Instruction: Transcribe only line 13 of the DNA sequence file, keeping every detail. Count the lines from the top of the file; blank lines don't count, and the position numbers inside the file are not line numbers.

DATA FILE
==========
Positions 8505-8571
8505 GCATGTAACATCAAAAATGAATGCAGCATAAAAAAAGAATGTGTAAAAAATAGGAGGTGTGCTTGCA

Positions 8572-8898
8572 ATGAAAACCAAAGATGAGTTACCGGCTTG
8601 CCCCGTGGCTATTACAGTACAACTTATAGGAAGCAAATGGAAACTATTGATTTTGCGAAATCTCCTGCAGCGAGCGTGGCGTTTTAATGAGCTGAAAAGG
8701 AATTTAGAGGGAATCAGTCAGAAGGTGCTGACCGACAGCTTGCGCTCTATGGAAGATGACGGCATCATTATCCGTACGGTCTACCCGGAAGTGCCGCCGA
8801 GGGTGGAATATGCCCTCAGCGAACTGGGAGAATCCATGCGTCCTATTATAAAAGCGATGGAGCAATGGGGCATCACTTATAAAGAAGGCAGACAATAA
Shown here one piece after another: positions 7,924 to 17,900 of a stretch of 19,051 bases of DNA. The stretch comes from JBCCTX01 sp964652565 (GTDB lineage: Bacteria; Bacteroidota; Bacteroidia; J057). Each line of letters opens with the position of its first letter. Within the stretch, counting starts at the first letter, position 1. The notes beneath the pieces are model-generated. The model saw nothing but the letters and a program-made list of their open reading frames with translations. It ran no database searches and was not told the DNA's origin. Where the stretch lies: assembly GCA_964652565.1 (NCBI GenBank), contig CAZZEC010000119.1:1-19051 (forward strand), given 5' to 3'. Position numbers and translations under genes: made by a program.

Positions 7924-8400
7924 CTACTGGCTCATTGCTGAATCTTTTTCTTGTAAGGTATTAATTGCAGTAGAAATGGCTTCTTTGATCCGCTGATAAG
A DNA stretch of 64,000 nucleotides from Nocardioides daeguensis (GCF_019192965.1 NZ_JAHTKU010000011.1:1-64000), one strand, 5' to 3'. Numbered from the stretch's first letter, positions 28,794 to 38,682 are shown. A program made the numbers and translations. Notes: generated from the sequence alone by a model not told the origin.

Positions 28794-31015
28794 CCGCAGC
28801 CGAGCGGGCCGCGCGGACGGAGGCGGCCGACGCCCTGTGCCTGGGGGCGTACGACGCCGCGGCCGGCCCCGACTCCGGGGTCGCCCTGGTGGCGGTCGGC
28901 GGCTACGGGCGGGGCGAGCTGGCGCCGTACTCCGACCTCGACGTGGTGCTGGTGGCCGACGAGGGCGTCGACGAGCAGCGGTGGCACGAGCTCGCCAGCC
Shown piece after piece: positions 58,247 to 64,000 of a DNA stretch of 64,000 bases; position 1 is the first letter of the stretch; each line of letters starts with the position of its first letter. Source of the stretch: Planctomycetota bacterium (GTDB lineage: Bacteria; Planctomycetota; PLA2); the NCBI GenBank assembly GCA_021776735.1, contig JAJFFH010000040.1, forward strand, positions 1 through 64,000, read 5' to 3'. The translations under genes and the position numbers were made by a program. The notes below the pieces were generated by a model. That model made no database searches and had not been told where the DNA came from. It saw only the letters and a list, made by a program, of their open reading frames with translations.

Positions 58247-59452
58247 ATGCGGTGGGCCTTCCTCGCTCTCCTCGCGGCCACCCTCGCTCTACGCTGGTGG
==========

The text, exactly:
28794 CCGCAGC